Bottoms is a teen film for people who don’t like teen films, and a queer film for people who don’t like queer films, and a social satire for people who aren’t sardonic. Bottoms is simply one of the best films of the year.
There’s a trick to making a movie that mixes genres while also mixing emotions and director Emma Seligman certainly brings that tone to the table.
Insanely hilarious Bottoms upends typical teen films with verve. There’s a benchmark movie every once in a while that changes the game: Animal House, Fast Times At Ridgemont High, Dazed and Confused, and now Bottoms. You can expect the main performers – Rachel Sennott and Ayo Edebiri in particular but also Ruby Cruz, Havana Rose Liu, Nicholas Galitzine, former NFL player Marshawn Lynch, and Kaia Jordon Gerber – to become familiar faces.
Seligman’s previous film Shiva Baby delved into a specific time and place, a story that unwound in real time between a morning tryst followed by a funeral where the previously established characters find themselves face to face.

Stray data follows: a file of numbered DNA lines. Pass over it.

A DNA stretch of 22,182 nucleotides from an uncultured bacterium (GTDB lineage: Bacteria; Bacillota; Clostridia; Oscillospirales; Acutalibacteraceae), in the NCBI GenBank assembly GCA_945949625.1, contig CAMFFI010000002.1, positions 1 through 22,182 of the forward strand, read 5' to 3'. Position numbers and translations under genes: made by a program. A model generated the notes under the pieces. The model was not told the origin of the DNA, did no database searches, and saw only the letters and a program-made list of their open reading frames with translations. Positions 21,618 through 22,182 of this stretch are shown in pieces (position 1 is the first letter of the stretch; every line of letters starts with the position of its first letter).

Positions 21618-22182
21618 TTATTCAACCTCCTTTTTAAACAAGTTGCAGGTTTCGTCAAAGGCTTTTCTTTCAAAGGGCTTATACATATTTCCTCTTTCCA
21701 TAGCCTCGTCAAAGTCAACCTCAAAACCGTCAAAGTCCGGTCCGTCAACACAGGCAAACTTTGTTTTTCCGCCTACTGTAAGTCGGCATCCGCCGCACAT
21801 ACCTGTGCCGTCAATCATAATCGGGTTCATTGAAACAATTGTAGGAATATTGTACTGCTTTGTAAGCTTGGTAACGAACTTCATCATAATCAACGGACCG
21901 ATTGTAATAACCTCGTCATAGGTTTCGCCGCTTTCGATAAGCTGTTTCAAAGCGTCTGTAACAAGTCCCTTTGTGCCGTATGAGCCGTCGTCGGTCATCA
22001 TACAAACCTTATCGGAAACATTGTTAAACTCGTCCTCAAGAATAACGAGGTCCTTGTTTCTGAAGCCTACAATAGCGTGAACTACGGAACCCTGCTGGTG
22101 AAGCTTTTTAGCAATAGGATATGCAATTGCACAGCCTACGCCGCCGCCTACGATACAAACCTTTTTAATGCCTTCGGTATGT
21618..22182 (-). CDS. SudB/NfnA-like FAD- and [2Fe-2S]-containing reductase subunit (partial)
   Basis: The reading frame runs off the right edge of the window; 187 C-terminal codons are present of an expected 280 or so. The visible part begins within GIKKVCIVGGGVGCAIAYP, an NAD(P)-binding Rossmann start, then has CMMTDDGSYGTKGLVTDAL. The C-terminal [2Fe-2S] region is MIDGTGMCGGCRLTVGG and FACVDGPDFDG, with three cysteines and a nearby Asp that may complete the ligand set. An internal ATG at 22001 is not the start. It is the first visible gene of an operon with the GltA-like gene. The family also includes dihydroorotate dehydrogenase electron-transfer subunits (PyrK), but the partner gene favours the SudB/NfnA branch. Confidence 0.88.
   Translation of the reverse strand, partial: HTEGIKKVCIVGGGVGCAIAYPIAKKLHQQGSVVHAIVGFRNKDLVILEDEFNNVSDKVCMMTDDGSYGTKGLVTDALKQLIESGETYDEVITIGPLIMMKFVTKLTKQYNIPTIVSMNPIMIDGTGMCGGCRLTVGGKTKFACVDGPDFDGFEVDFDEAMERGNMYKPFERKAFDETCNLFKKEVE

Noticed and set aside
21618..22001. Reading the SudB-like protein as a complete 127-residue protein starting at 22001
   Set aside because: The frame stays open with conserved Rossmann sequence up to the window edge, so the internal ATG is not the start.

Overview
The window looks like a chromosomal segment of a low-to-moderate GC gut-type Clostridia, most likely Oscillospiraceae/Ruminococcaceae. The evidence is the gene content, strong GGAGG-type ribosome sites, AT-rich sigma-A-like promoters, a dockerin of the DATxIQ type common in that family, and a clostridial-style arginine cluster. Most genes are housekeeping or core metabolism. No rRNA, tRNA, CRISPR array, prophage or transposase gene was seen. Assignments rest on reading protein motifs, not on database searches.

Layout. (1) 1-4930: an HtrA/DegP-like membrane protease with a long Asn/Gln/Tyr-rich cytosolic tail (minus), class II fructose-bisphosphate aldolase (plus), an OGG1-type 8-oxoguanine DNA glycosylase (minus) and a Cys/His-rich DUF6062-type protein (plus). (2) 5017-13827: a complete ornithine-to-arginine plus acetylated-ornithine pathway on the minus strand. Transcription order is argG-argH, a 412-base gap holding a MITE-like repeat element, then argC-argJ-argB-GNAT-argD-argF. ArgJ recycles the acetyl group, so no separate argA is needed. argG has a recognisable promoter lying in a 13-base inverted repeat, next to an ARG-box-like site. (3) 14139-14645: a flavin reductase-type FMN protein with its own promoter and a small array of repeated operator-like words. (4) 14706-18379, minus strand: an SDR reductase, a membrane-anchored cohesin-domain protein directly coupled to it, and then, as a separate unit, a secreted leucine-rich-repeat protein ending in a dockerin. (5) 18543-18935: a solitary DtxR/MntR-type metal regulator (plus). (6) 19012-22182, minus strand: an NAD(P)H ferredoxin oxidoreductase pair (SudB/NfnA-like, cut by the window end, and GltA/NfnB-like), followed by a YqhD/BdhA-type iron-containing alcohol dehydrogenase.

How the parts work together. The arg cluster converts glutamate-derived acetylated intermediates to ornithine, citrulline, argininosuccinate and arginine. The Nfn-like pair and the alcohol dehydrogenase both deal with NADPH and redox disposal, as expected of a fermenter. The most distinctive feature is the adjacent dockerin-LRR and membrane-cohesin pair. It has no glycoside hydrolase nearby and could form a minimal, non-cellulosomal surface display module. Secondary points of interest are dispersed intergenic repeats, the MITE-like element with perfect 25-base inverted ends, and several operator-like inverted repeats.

Bottoms in sharp contrast takes place in a farcical setting where high school tropes are lampooned within an inch of their cinematic lives. For instance in every classroom shot there’s a football player in a cage at the back of the room. What he’s doing there we don’t know but it fits in perfectly with the mood.
The main story revolves around a makeshift fight club organized by two lesbian outcasts as a way to make friends with cheerleaders they want to bang.
The opening dialogue between Rachel Sennott and Ayo Edebiri expressly implies this very motive that drives the plot. In a way its a stronger two-fer intro that rivals the beginning scenes of Superbad with Jonah Hill and Michael Cera.
Before all is said and done our heroines have seduced the cheerleaders of their desire while also bringing on the wrath of the football team. By the way, the football team is portayed as queer in the sense that a Webster’s dictionary would define the term as just strange, man, just strange.
Enter terrorism, and if anybody can make fun of school shootings its kids being abused and bullied by alpha students.
Just as an aside, when I was in high school a hundred years ago I loaned my valued paperback script of Easy Rider with an intro by Terry Southern to the fattest kid in school, Steve Allen. On the last day of school, senior year, I pleaded with him, certainly not the first time but evidently the last, to give me my book back. Allen just rolled over me with layers of obesity smushing me into the lockers. That’s Bottoms in a nutshell.